Welcome to the last week of March and another Monday Magic on a beautiful spring day. We have managed two cinema trips this week – yes, two! – to see very different films but both equally striking.
The first was Bohemian Rhapsody and I know that we are very late to the party. The portrayal of Queen and particularly Rami Malek’s performance as Freddie Mercury were outstanding (if sanitised!). It is difficult not to be swept along by the soundtrack of Queen’s greatest hits and then for those of us who remember Live Aid, the depiction of the concert in the old Wembley Stadium was a true trip down memory lane. What I hadn’t expected was to be so overcome with emotion towards the end of the film and find myself in tears by the end. The depiction of a hospital waiting room and a young, emaciated man sporting a a very particular lesion on his face took me straight back to the late 80s and my London teaching hospital.
It was an extraordinary time to be working in one of the few hospital’s with a dedicated HIV and AIDS unit (see my previous posts here and here). As young nurses we were confronted by fear and ignorance of a disease that then carried a death sentence and also by a greater intolerance of same sex relationships. I can remember being asked if I had to touch the patients, or if they had different bedsheets and what happened to their cutlery after they ate!! There were question marks about applying for mortgages and if you sustained a needle stick injury the subsequent HIV test would definitely reduce your chance of being granted a mortgage. Then there was the series of commercials run in the UK by the government – brutal, scare mongering and to the point. But for me the film brought with it a sea of faces – young men – all robbed of life at such a young age. It was the first time that most of us had been confronted by the certainty of death in patients who were in our own age group. We were comforting parents and getting to know groups of friends who might have been our own. Those names and faces remain with me all these years later and as Freddie Mercury declared that he wouldn’t be a poster boy for HIV on the big screen, the tears flowed as I was transported back to that ward in 1990.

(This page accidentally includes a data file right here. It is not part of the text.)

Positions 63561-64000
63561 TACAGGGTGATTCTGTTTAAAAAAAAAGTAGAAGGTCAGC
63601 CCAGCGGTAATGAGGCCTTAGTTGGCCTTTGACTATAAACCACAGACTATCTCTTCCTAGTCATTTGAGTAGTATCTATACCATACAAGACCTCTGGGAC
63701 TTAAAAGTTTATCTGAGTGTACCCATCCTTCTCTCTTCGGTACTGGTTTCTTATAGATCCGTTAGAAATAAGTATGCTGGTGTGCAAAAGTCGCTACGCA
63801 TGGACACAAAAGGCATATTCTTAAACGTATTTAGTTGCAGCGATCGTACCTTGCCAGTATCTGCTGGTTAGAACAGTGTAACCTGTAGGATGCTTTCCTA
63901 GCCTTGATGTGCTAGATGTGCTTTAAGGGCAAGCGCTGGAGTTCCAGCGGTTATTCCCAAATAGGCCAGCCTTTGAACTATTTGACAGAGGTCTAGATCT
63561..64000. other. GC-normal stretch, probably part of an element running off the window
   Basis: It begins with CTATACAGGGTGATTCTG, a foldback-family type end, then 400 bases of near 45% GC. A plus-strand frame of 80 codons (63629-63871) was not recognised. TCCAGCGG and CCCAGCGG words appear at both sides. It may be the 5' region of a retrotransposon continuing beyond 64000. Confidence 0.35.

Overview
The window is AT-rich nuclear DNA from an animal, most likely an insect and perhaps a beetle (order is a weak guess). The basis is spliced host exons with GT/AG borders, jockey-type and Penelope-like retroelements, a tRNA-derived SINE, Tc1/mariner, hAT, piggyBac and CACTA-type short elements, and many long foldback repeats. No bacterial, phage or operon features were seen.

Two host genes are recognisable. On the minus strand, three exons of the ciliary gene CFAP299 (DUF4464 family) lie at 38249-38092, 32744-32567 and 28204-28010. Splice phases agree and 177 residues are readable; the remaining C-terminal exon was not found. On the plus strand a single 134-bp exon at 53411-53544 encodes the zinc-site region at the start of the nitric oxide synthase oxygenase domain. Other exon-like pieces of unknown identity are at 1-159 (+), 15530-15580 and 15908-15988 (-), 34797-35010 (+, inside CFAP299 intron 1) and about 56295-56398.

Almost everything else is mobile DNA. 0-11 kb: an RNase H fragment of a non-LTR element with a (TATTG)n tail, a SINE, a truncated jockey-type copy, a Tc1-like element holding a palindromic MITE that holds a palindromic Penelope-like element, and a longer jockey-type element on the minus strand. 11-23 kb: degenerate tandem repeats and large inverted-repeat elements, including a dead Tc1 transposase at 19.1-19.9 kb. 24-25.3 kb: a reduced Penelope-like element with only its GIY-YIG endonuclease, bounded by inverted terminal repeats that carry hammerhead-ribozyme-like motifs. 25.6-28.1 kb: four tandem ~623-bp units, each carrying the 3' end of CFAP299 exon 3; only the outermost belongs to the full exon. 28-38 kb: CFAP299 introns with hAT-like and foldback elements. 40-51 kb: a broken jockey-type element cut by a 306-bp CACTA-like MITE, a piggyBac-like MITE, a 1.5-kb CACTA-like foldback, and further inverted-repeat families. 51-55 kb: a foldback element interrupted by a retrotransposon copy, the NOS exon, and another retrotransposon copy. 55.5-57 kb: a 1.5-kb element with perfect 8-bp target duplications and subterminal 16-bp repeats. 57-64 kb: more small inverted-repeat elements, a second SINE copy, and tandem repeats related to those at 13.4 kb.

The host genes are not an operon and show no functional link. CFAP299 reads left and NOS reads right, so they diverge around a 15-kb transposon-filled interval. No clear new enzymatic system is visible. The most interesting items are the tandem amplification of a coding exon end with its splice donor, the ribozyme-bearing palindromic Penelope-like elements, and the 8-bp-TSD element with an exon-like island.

Last night we went to a special cinema screening to commemorate the 75th anniversary of the “Great Escape” – that is the actual escape during World War II that the Steve McQueen and Richard Attenborough film was based on. Hosted by Dan Snow, historians were joined by family members of some of the actual RAF men who staged the escape in 1944, and also by actors and crew from the film made in 1963 to depict the events.
One of the stuntmen who set up the iconic Steve McQueen motorcycle stunt at the end of the film had been flown in from New Zealand – he had some stories!! I was really struck by the comment that it was an officer’s duty to attempt to escape and to create as much turmoil for the enemy – the Germans in this case – as possible. These men almost certainly did not expect to get home if they managed to escape, but they did plan to continue fighting and to be a thorn in Hitler’s side. Meanwhile the RAF were amongst those also remembering the men in Poland at the site of the POW camp, where the prisoners had dug out 75 years ago. It was a very long (nearly 5 hours) but worthwhile evening……even if I couldn’t stand up by the end!! When I popped my ankle out, hubby said we needed the inflatable evacuation aircraft chutes to get me down the cinema stairs….cheek!
So today I have been recuperating from my night out and have found a great variety of blog posts for you. I hope that you enjoy everything from the fire eating gutsy goddess to some fantastic tips about plastics and the planet…..sit back with a cuppa and enjoy!
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Have a great week,